So my lesson is that overweight diabetics should diet and exercise, but medications to aggressively lower their blood pressure, sugar and cholesterol should not be delayed due to optimism about their weight loss. Lose some weight, but take your statin.

Learn more:
Disappointing Results for Weight Loss and Diabetes (Wall Street Journal)
Weight loss, exercise didn't affect heart outcomes in Look AHEAD (Internal Medicine News)
Weight loss does not lower heart disease risk from type 2 diabetes (National Institutes of Health)
Cardiovascular Effects of Intensive Lifestyle Intervention in Type 2 Diabetes (NEJM article)
Do Lifestyle Changes Reduce Serious Outcomes in Diabetes? (NEJM editorial)

Albert Fuchs, MD, FACP, graduated from the University of California, Los Angeles School of Medicine, where he also did his internal medicine training. Certified by the American Board of Internal Medicine, Dr. Fuchs spent three years as a full-time faculty member at UCLA School of Medicine before opening his private practice in Beverly Hills in 2000. Holding privileges at Cedars-Sinai Medical Center, he is also an assistant clinical professor at UCLA's Department of Medicine. This post originally appeared at his blog.

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Members of the American College of Physicians contribute posts from their own sites to ACP Internistand ACP Hospitalist. Contributors include:

Albert Fuchs, MD
Albert Fuchs, MD, FACP, graduated from the University of California, Los Angeles School of Medicine, where he also did his internal medicine training. Certified by the American Board of Internal Medicine, Dr. Fuchs spent three years as a full-time faculty member at UCLA School of Medicine before opening his private practice in Beverly Hills in 2000.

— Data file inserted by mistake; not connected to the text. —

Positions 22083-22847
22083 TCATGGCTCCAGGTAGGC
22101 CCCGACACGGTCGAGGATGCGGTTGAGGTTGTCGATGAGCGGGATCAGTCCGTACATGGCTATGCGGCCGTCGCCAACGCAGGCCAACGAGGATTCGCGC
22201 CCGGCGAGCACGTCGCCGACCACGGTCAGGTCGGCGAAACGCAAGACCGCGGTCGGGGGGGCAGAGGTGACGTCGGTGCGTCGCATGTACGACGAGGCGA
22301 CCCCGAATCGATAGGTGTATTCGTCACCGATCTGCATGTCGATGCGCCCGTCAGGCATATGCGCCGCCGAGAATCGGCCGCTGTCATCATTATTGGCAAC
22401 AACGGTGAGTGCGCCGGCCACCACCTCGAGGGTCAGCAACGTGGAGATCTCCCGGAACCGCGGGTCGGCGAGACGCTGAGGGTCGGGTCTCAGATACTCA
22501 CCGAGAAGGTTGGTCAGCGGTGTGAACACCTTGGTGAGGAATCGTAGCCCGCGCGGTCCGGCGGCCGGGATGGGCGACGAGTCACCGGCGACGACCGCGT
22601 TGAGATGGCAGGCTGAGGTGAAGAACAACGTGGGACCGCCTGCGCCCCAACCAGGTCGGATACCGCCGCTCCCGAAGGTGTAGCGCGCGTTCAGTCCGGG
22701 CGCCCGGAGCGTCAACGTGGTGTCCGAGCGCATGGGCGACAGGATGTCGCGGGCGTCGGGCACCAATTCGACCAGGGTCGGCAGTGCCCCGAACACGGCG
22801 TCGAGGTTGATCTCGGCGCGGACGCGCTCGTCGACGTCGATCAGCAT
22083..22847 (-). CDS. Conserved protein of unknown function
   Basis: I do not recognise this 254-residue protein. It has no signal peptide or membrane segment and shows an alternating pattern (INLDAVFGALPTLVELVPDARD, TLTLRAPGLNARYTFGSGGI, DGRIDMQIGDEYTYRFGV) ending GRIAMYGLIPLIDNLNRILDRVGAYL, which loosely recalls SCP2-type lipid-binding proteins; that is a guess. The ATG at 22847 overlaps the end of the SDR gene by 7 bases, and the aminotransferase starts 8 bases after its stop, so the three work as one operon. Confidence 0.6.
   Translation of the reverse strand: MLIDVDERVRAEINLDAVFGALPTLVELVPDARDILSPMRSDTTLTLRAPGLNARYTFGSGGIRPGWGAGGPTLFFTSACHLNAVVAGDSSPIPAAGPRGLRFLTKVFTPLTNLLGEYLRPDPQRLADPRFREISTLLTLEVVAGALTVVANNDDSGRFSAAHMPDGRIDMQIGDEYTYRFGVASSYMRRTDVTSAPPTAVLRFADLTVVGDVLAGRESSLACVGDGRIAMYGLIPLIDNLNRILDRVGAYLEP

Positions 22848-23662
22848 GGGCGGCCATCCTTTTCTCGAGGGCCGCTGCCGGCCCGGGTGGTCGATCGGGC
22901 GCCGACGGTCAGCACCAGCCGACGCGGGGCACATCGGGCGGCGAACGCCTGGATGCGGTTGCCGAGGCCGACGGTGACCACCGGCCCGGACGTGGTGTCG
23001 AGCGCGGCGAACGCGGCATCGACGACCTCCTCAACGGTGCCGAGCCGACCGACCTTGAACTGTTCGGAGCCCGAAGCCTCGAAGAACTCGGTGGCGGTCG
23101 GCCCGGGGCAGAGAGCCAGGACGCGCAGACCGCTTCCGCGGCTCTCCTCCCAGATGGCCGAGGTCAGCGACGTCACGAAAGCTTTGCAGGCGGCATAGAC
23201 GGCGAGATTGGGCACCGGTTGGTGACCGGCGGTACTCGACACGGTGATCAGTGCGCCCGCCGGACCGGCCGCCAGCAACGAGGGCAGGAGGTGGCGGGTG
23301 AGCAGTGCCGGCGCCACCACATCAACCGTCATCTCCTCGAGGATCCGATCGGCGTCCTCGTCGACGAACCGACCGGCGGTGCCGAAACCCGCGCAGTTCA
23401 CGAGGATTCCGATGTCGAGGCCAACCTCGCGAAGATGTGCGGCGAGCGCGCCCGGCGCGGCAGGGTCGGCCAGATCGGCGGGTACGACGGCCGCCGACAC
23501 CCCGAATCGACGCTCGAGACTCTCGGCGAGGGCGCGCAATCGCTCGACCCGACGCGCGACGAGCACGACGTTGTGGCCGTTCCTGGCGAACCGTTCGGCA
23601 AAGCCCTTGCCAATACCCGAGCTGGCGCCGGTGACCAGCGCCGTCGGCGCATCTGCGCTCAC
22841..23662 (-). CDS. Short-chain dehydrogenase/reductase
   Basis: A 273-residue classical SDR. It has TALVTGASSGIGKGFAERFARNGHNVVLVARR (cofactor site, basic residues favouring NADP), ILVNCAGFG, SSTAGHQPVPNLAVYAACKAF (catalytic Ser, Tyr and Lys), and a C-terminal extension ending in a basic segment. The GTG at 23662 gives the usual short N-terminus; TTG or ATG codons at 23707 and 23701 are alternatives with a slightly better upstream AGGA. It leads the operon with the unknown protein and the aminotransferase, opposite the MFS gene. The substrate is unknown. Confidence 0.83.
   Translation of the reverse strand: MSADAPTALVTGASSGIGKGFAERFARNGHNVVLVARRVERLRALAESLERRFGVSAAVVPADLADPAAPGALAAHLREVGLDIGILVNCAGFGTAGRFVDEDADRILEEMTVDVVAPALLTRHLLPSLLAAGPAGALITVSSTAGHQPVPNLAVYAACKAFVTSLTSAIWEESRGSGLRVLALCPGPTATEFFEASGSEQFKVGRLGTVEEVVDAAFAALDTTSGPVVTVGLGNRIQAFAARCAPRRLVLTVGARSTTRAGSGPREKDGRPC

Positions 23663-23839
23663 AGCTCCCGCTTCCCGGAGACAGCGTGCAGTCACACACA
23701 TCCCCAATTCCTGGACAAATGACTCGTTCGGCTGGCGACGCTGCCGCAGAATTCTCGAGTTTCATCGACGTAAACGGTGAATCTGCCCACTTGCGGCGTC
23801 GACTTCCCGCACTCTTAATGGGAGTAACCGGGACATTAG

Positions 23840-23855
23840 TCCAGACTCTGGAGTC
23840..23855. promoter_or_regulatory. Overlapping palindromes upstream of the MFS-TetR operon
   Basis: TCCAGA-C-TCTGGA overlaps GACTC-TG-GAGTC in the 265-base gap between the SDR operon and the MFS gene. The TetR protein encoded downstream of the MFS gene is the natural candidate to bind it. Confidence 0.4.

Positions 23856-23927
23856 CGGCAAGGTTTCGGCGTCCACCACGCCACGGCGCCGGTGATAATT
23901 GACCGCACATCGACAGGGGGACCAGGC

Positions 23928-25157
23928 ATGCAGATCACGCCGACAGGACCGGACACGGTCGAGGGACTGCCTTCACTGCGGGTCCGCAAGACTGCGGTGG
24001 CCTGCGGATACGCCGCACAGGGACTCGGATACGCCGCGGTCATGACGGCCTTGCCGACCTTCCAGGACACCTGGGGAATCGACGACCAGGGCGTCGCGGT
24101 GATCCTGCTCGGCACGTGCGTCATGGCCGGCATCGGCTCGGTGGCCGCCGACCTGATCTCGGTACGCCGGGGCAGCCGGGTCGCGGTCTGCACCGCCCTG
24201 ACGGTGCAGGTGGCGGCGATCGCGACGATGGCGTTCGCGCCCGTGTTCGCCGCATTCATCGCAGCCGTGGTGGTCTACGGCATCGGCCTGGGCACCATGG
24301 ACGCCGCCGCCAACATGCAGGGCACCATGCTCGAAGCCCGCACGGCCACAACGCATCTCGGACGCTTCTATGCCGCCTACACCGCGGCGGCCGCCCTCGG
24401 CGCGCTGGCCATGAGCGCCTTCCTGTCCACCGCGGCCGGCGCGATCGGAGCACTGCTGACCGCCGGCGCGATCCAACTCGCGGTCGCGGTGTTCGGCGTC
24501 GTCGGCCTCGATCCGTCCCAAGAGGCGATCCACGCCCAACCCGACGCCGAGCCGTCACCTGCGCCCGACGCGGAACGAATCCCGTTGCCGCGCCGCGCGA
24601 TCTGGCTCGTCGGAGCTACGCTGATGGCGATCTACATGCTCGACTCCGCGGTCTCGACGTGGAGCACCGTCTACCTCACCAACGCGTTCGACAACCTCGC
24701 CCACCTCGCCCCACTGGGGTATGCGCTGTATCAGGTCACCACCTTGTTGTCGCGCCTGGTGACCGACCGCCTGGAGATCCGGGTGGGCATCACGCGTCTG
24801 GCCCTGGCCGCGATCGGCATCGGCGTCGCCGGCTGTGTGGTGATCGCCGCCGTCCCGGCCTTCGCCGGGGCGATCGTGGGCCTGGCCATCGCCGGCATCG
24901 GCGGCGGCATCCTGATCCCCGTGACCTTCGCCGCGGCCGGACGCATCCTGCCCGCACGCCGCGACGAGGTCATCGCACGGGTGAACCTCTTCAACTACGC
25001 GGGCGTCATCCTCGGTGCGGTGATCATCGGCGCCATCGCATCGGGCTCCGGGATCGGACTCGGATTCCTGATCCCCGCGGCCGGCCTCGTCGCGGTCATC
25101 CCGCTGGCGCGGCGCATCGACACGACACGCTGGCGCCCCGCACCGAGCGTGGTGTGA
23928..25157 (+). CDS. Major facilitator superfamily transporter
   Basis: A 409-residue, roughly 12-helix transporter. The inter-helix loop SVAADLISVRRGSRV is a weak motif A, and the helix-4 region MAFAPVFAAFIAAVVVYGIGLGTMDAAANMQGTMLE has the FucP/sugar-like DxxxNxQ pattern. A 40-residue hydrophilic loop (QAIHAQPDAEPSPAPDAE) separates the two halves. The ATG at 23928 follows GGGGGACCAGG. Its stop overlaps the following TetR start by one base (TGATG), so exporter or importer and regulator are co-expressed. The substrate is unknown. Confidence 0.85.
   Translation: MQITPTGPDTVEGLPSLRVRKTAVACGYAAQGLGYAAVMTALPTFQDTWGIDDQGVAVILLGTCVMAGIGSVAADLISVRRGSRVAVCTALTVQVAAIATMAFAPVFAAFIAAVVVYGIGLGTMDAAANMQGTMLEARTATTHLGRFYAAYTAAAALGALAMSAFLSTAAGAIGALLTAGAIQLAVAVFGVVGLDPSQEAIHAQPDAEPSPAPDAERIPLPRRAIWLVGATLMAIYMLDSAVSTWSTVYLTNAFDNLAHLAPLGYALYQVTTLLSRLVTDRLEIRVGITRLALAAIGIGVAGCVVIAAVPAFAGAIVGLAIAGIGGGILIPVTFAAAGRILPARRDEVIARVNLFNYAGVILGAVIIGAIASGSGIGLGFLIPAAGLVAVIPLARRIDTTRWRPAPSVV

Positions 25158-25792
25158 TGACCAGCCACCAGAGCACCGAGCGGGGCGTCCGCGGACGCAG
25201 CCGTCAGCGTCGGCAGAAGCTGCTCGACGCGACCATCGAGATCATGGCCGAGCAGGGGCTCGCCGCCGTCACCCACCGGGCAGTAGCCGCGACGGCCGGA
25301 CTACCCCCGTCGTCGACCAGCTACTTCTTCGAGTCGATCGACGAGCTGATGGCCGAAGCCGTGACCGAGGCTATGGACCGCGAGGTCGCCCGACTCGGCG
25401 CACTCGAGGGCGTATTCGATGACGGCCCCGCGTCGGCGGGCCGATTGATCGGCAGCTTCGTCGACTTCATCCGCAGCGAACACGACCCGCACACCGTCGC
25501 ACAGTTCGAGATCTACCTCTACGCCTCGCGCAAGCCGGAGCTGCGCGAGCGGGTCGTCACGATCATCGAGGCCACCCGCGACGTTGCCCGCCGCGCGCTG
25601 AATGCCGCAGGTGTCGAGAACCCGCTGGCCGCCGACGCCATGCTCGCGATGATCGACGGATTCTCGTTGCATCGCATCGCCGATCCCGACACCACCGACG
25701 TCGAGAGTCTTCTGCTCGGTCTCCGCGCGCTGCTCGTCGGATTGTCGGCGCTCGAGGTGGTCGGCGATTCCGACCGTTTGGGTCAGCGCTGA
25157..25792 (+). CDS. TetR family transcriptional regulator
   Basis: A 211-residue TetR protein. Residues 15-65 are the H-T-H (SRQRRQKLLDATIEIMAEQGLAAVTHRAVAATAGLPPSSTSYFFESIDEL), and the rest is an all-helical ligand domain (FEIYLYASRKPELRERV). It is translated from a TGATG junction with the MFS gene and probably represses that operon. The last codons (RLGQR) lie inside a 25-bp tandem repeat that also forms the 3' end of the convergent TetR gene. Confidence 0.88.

And Thus, It Begins
Amanda Xi, ACP Medical Student Member, is a first-year medical student at the OUWB School of Medicine, charter class of 2015, in Rochester, Mich., from which she which chronicles her journey through medical training from day 1 of medical school.

Ira S. Nash, MD, FACP, is the senior vice president and executive director of the North Shore-LIJ Medical Group, and a professor of Cardiology and Population Health at Hofstra North Shore-LIJ School of Medicine. He is Board Certified in Internal Medicine and Cardiovascular Diseases and was in the private practice of cardiology before joining the full-time faculty of Massachusetts General Hospital.

Zackary Berger
Zackary Berger, MD, ACP Member, is a primary care doctor and general internist in the Division of General Internal Medicine at Johns Hopkins. His research interests include doctor-patient communication, bioethics, and systematic reviews.